Location

Midway Point, Tasmania

Client

Lady Gowrie Tasmania

Year

In progress

Images

Cumulus

Land of

muwinina

LADY GOWRIE MIDWAY POINT

Connected kid-friendly interiors for a childcare centre in Hobart, Tasmania.

Just east of Hobart overlooking Frederick Henry Bay, a former Department of Education centre was in need of a modern redesign. We collaborated with childcare providers Lady Gowrie, as we did with their South Hobart space, to create more structured, thoughtful interiors for their new childcare centre. Our design gently welcomes children and creates a flexible space that allows staff to offer adaptable, imaginative care.

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Protecting and connecting

We wanted to create a welcoming space that would immediately ease any anxiety children feel when they leave their parent's side at the start of the day. Instead of entering one large, overwhelming room, we've designed a dedicated entrance full of colour and playful elements to engage children on arrival, pique their interest about what lies ahead and make the transition to saying goodbye to parents feel quieter and calmer.

 

We’ve divided what was once a bare space into different zones, like an indoor play space, a wet area for craft and dining, and a quiet reading corner tucked away from noisy activity. A separate break room means carers can take some time for themselves, while still being able to observe activity in the garden.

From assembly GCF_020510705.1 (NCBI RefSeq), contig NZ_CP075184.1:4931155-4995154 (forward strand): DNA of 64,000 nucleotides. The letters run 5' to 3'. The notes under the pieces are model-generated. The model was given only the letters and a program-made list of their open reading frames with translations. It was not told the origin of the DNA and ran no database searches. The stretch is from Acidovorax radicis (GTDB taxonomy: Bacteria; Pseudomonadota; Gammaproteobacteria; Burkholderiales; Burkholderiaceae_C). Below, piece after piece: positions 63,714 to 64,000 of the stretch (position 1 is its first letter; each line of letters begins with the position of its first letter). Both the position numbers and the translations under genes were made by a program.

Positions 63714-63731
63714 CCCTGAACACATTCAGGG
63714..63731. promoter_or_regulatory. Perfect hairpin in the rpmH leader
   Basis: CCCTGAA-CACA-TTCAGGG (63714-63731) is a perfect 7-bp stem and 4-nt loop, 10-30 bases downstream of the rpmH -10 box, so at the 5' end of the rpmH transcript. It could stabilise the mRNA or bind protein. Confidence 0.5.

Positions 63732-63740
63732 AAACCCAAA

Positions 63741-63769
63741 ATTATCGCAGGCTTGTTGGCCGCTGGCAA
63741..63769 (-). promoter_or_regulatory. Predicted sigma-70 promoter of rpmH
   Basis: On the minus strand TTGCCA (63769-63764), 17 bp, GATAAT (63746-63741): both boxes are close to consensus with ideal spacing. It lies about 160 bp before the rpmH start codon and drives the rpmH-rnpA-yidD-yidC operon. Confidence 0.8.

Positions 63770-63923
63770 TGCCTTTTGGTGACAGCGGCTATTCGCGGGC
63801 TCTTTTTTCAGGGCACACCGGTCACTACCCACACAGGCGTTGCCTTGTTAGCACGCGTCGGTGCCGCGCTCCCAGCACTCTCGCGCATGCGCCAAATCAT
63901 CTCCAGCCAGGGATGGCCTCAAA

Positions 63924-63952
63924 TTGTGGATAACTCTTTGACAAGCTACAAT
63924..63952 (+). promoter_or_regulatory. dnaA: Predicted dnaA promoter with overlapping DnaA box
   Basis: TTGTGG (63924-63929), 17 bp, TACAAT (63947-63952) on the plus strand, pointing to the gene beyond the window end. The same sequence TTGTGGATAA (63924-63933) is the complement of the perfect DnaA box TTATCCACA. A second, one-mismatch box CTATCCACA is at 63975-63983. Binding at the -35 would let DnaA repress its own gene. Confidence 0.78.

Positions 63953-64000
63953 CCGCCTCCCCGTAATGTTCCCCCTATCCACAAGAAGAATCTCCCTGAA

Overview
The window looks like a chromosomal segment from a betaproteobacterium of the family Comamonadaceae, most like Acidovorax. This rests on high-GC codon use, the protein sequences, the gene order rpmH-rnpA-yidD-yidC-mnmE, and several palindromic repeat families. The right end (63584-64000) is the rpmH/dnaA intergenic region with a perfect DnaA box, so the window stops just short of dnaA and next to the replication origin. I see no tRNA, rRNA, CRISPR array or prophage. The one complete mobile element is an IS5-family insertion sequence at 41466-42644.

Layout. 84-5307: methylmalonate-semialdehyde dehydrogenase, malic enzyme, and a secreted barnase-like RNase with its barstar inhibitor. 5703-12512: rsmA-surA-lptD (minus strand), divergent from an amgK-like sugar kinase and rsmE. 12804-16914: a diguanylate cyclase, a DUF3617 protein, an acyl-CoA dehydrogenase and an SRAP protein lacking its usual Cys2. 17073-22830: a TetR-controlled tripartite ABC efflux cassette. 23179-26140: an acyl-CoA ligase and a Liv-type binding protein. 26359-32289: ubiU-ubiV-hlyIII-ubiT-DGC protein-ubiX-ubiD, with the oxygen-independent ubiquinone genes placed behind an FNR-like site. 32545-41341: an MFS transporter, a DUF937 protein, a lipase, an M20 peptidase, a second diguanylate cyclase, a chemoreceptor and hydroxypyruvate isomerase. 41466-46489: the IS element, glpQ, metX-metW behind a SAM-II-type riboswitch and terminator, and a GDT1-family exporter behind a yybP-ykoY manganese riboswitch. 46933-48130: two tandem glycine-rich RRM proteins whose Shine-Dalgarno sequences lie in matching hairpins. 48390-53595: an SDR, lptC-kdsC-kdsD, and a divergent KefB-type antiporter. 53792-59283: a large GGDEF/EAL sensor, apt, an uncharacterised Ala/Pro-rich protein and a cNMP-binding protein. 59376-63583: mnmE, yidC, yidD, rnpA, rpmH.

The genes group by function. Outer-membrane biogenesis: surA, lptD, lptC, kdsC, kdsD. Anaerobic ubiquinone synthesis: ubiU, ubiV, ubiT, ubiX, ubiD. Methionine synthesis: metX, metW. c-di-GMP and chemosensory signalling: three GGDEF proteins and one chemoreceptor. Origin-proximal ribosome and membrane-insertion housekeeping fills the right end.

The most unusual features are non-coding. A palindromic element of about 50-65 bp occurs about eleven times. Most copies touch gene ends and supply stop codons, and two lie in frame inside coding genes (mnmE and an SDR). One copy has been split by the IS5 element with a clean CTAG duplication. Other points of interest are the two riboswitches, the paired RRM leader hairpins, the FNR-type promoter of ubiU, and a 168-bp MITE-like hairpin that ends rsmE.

Retain, reuse, renew

The existing space hadn't been altered since it was built. It was a typical institution building from the sixties, made from reddy-orange brick, grey concrete blocks and plenty of timber. Though the site has stunning views, high-level windows didn’t make the most of them.

 

Rather than start from scratch, our design makes the most of the existing structure by reinvigorating and reusing what we can, leaning on the natural material palette. New child-height windows now make the most of that connection to the water.

Playful meets practical

A free-standing geometric element will be a key way we’ll breathe new life into the space while keeping the broader integrity intact. As well as being an interesting feature in the room, this element allows staff to create flexible zones within the larger space. 

 

We’ve been both playful and practical with finishes. Colourful perspex sits alongside glass. Soft carpet amongst easy-to-clean vinyl creates small moments within the larger space. With a focus on enhancing what’s already there, we upgraded the glazing, insulation and roofing. The timber details around the space create a warm, tactile feeling while window seats connect the interior play spaces to the water beyond. 

+

Playstreet

Aldanmark

COVA 

WT Partnership

LADY GOWRIE MIDWAY POINT

Stripped-back Georgian heritage and specialist stonemasonry.

A sympathetic restoration shaped by modern tastes.

Contrast and balance, tradition and modernity. Just what a family home needs. We responded to Symmons Plains’ significance in Tasmania’s history while curating a contemporary home for the new custodians - a family of seven.